The next day Watkins gave testimony vastly different from Faughn, claiming Faughn intended $100,000 of the total to cover legal expenses for the ex-husband.  Watkins also said he contacted the FBI over the cash payments that he thought could have been illegally obtained.

The allegations against Greitens led to a felony invasion of privacy charge in St. Louis that was dropped but could be refiled in Kansas City where a court date has been set for July 2nd.

The documents Representative Trent attempted to introduce were excerpts of a forensics expert’s examination of the phones of the ex-husband and the woman.

The expert had also examined the cell phone of Greitens in search of the photo he’s alleged to have taken.  He did not locate the photo but said his findings don’t mean such a photo doesn’t exist.

As the committee rejected the documents, Chairman Barnes brought up several examples of cherry-picked evidence that the panel had unanimously agreed was misleading or wrong.

Among them was a claim by the defense that the woman’s pretrial testimony in St. Louis indicated that she dreamed up the encounter with Greitens.  The committee has concluded that the woman simply said she did not remember seeing a phone, but that nothing else she said was in the nature of a dream.

Republican Representative J. Eggleston of Maysville, who’s also a new member of the committee, said another misleading piece of evidence was a set of pornographic bondage photos the defense claimed could be of the woman.  The committee rejected those photos last week after determining in a closed session that they clearly were not images of the woman.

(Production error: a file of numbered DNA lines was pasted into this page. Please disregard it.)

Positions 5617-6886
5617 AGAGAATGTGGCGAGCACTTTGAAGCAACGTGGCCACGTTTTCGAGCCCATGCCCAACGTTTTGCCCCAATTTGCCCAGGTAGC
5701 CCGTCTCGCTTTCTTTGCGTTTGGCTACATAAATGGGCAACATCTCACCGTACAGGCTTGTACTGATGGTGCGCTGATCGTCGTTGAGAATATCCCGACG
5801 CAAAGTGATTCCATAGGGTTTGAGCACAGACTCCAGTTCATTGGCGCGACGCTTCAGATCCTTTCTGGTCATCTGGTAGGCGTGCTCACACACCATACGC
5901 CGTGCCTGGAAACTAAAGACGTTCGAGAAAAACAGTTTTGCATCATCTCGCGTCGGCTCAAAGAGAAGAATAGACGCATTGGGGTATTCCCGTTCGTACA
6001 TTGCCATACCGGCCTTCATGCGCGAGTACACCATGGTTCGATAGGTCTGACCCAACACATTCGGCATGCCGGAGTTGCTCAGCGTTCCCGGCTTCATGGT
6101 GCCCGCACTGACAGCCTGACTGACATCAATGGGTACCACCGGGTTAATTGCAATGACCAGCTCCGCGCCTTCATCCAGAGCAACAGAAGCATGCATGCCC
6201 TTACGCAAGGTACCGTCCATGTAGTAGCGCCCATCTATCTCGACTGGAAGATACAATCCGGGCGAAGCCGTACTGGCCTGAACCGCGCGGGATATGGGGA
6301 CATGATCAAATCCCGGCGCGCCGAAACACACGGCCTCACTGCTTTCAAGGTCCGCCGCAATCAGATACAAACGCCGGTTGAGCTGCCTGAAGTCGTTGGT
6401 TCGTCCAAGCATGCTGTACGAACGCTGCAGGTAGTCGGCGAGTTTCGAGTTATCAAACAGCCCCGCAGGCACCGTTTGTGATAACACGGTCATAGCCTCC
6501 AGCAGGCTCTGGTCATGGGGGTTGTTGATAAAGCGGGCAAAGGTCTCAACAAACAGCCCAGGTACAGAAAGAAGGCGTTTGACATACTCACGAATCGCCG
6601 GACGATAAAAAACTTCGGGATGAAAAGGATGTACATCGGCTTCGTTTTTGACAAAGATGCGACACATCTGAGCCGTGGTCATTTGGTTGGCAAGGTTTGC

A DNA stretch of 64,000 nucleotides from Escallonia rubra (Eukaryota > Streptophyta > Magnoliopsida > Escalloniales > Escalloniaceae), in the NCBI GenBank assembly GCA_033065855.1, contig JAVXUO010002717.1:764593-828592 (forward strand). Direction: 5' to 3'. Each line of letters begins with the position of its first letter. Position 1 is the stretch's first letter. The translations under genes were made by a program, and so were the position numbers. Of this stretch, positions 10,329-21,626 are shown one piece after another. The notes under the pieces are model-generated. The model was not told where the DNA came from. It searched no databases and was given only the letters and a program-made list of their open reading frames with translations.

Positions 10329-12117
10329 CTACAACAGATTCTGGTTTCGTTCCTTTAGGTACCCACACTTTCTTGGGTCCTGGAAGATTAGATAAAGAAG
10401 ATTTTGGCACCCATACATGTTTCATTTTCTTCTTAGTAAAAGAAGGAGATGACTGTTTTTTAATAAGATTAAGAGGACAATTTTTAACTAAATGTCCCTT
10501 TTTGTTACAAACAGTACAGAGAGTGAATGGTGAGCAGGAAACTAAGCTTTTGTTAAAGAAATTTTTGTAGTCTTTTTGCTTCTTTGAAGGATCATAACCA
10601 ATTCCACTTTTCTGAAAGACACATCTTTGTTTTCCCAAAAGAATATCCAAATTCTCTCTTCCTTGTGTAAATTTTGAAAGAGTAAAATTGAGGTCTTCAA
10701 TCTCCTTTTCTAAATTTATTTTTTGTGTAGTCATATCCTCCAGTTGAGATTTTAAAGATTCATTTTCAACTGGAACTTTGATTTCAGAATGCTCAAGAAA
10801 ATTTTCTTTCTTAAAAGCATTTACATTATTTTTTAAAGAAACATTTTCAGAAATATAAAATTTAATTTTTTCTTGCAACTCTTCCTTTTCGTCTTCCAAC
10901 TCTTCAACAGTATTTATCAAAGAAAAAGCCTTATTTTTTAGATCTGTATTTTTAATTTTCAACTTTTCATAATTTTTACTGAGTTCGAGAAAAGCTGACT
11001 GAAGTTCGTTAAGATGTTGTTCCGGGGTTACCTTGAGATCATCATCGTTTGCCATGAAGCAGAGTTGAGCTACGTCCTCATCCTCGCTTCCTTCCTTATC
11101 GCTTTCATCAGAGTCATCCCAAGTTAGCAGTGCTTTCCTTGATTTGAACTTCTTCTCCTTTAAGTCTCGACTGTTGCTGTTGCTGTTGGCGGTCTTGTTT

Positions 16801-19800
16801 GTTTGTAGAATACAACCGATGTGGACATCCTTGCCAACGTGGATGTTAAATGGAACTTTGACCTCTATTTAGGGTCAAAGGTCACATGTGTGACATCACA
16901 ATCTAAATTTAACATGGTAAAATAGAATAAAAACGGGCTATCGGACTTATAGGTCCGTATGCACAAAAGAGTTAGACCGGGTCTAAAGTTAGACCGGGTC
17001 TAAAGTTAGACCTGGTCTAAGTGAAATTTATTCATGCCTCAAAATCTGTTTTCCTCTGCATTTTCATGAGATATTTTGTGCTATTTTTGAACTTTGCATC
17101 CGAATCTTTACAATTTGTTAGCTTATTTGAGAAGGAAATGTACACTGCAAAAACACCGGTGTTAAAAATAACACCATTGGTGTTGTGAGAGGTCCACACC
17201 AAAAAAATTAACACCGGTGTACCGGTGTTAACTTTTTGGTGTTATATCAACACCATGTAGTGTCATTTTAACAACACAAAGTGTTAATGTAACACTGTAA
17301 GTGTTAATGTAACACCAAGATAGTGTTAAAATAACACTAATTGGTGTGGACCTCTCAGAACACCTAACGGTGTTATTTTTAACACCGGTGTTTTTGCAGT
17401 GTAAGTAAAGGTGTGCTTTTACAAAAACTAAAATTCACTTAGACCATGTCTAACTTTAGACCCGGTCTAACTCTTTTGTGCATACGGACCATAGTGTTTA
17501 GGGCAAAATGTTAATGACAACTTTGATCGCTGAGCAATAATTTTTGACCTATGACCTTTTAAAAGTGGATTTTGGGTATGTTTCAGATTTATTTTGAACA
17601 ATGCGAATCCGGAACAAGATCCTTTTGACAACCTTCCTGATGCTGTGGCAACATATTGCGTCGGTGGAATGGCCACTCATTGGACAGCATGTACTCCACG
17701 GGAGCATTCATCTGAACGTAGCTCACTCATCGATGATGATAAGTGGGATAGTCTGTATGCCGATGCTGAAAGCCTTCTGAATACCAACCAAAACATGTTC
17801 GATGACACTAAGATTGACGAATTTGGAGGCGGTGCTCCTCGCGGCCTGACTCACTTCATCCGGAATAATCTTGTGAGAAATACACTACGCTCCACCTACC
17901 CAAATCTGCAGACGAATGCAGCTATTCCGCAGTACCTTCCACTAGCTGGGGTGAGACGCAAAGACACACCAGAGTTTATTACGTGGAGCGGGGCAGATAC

Chairman Barnes said the committee would move forward with or without the testimony of Governor Greitens and determine what findings it will send to the full House.

Friday, Representative Gina Mitten of St. Louis, the ranking Democrat on the committee, called the level of animosity during the hearings unprecedented in her six years in the legislature.  She also expressed irritation with the defense team’s refusal to release evidence.

“At the time that we made a personal decision to perform this public service, I don’t believe any member of this committee ever thought they would be involved in the shenanigans that we’re being thrust upon right now,” Mitten said.

Republican Representative Don Phillips of Kimberling City is a committee member who spent 28 years as a Missouri State Trooper.  He noted he’s interrogated hundreds of witnesses over the years and thinks the refusal of the defense to hand over evidence in the case means one thing.

It’s always been my observance that those that don’t have anything to hide are more than willing to speak with you,” said Phillips.  “Those that do have something to hide are very reluctant to speak to you.”

Tuesday the committee will hear from political strategist Michael Hafner, an early advisor to Greitens. The scheduling signals a shift in focus by the committee from Greitens relationship with the woman to accusations he misused a donor list.

He faces a felony computer tampering charge in St. Louis for obtaining the donor list of his former charity without permission and using it for campaign purposes.  That case has been delayed pending the outcome of a grand jury investigation.